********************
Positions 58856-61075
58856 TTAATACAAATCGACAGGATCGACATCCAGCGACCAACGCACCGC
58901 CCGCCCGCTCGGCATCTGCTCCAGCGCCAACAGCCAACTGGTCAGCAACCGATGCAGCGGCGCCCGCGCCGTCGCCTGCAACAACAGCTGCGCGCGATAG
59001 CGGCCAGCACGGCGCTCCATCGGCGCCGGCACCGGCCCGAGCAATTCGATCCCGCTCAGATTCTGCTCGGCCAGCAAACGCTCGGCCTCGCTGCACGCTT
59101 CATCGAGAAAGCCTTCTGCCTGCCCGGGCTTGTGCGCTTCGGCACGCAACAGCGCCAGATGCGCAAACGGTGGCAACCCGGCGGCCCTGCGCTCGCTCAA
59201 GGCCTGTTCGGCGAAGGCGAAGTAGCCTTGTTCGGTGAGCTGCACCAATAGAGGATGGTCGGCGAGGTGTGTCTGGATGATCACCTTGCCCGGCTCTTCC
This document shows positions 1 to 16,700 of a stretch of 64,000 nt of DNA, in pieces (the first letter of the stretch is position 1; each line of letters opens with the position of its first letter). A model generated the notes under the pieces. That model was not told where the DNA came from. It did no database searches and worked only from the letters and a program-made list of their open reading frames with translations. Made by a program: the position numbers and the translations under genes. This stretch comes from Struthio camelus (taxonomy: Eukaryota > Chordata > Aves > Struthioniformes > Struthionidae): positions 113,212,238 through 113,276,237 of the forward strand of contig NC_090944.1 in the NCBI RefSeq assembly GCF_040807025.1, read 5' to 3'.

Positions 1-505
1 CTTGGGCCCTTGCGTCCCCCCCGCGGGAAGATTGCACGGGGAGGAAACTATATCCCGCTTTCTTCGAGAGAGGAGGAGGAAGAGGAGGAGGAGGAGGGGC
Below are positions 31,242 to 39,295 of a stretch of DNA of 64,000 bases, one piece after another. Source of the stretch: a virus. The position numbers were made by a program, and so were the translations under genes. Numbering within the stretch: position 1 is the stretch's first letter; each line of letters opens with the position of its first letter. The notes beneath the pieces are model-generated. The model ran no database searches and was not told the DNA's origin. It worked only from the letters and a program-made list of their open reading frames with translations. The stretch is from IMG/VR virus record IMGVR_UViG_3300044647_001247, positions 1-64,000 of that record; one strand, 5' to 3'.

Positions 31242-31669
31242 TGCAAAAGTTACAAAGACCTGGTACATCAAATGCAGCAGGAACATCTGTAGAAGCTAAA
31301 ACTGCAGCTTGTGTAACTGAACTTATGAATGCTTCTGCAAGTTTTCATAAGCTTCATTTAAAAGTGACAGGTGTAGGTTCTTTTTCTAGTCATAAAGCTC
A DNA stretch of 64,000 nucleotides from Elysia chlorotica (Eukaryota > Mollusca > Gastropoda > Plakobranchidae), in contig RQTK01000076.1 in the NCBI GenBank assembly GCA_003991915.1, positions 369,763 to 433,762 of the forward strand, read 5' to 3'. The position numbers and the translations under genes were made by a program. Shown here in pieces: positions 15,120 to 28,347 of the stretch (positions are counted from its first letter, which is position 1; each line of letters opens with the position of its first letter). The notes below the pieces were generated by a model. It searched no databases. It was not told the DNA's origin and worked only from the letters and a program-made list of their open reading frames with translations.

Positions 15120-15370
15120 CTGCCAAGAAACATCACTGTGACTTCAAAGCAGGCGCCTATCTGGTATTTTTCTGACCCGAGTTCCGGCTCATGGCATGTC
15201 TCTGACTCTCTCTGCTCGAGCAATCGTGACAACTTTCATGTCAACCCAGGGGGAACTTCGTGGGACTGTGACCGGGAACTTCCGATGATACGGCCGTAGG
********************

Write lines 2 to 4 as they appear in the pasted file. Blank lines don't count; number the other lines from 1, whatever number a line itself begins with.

58856 TTAATACAAATCGACAGGATCGACATCCAGCGACCAACGCACCGC
58901 CCGCCCGCTCGGCATCTGCTCCAGCGCCAACAGCCAACTGGTCAGCAACCGATGCAGCGGCGCCCGCGCCGTCGCCTGCAACAACAGCTGCGCGCGATAG
59001 CGGCCAGCACGGCGCTCCATCGGCGCCGGCACCGGCCCGAGCAATTCGATCCCGCTCAGATTCTGCTCGGCCAGCAAACGCTCGGCCTCGCTGCACGCTT